The Complainant finally states that it has established and proven that the three requirements of paragraph 4(a)(i)(ii)(iii) of the Policy have been met in the present case, i.e., that the disputed domain name <saudebradesco.info> is confusingly similar to Complainant’s BRADESCO trademark, that the Respondent has no rights or legitimate interests in respect of the disputed domain name, that is the subject of the Complaint, and that the registration and use of the disputed domain name have been made by the Respondent in bad faith.
The Respondent did not reply to the Complainant’s contentions.
6. Discussion and Findings
Paragraph 4(a) of the Policy stipulates that the Complainant must prove the following three elements in order to be successful in its action:
(i) the disputed domain name is identical or confusingly similar to a trademark or service mark in which the Complainant has rights; and
(ii) the Respondent has no rights or legitimate interests in respect of the disputed domain name; and
(iii) the disputed domain name has been registered and is being used in bad faith.
A. Identical or Confusingly Similar
The Complainant has been able to demonstrate that it has rights in numerous trademarks BRADESCO. The disputed domain name is the term “saude” plus the trademark BRADESCO. The terms “saude” refers to “saúde”, the Portuguese word for health. This generic term can be viewed as being associated with the Complainant. Consequently, the disputed domain name, in view of the Complainants’ notorious registered marks, and the fact that the Complainant provides health-related information, products and services, can be confused as being related to the Complainant or its trademark BRADESCO.
For all the above-cited reasons, the Panel concludes that disputed domain name is identical and confusingly similar to the Complainant’s trademark and therefore the condition of paragraph 4(a)(i) of the Policy is fulfilled.
B. Rights or Legitimate Interests
Under paragraph 4(a)(ii) of the Policy, the Complainant must prove that the Respondent has no rights or legitimate interests in the disputed domain name.
However, many prior UDRP panels have established that once a complainant makes out a prima facie case that a respondent has no rights or legitimate interests in a disputed domain name the burden of production shifts to the respondent to demonstrate that it does have rights or legitimate interests in the disputed domain name.
The Panel agrees that it may be sufficient for the Complainant to only make out a prima facie case and finds that it has done so in the present proceeding.
The Panel accepts the arguments of the Complainant that the Respondent has not been authorized by the Complainant to use its trademark, or to seek registration of any domain name incorporating said mark and that the Respondent has no prior rights or legitimate interests in the disputed domain name.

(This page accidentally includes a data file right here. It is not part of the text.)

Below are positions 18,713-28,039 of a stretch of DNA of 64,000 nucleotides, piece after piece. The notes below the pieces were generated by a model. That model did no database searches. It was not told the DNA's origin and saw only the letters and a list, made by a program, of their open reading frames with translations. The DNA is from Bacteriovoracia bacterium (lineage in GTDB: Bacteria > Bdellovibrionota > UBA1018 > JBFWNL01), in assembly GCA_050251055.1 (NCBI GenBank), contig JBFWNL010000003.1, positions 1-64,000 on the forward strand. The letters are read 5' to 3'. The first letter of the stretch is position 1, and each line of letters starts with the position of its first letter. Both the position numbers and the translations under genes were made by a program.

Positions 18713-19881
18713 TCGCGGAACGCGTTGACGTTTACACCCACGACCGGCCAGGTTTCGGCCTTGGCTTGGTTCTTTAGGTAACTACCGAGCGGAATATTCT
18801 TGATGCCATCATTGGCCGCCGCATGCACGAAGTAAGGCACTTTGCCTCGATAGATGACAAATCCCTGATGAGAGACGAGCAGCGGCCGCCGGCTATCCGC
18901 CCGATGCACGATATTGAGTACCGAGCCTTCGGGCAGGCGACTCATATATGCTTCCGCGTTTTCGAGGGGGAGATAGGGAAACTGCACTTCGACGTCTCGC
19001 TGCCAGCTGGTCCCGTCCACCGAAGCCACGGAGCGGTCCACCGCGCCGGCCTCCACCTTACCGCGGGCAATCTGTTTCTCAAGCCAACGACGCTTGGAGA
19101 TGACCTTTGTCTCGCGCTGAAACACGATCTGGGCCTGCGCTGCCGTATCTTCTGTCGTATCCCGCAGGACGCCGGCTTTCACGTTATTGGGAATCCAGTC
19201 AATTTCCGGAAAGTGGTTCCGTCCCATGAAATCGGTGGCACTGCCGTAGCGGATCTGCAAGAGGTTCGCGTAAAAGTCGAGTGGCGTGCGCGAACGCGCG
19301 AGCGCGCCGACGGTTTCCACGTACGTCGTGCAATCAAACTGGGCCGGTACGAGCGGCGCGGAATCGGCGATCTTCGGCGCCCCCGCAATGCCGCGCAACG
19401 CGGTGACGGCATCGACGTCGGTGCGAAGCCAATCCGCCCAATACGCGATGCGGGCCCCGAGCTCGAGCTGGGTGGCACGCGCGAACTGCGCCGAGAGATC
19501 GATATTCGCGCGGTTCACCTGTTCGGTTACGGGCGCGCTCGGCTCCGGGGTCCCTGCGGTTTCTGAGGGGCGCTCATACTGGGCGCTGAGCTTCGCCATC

Furthermore, the Panel finds that the Respondent is neither commonly known by the name “bradesco” nor in any way affiliated with Complainant, nor authorized or licensed in any other way to use the BRADESCO trademark.
Consequently, the Panel finds that the Complainant has satisfied the requirements of the second element under paragraph 4(a) of the Policy.
C. Registered and Used in Bad Faith
Under paragraph 4(a)(iii) of the Policy, the Complainant must prove that the disputed domain name was registered and is being used in bad faith. Paragraph 4(b) of the Policy sets out certain circumstances which, in particular but without limitation, if found by the Panel to be present, shall be evidence of both registration and use of the disputed domain name in bad faith.
The Panel finds that the Complainant has submitted evidence, unchallenged by the Respondent, that the Respondent has registered the disputed domain name with the knowledge of the Complainant’s rights in the Complainant’s trademarks and that the Respondent’s bad faith is evidenced by several circumstances indicating that the Respondent must have been aware of the Complainant’s trademarks at the time of the registration of the disputed domain name.
Firstly, “bradesco” is not a common term in any language. It has no official meaning in any language, to the knowledge of this Panel. Therefore, one can assume that it is a coined word. Consequently, as mentioned by the Complainant, it is unlikely that Respondent was unaware of Complainant when the disputed domain name was registered. Furthermore the Panel finds that it is reasonable to conclude that Respondent had perfect knowledge of the Complainant’s existence and the services it provided, since it can not be a mere coincidence that not only does the disputed domain name coincide with a registered trademark of the Complainant, but it also includes a generic term which refers to the same services as some also offered by the Complainant.
Consequently, it is fair to conclude that the Respondent must have had the Complainant’s trademark in mind when registering the disputed domain name, especially taking into consideration that Bradesco provides health related services.
In view of the above, it is clear to the Panel that the Respondent intentionally attempted to attract, for commercial gain, Internet users to its website by creating a likelihood of confusion with the Complainant’s trademark as to the source, sponsorship, affiliation, or endorsement of its website.
For the above-cited reasons, the Panel finds that the disputed domain name was registered and is being used in bad faith; therefore, the requirements of paragraph 4(a)(iii) of the Policy are also fulfilled in this case.
For the foregoing reasons, in accordance with paragraphs 4(i) of the Policy and 15 of the Rules, the Panel orders that the disputed domain name <saudebradesco.info> be transferred to the Complainant.
Date: September 30, 2014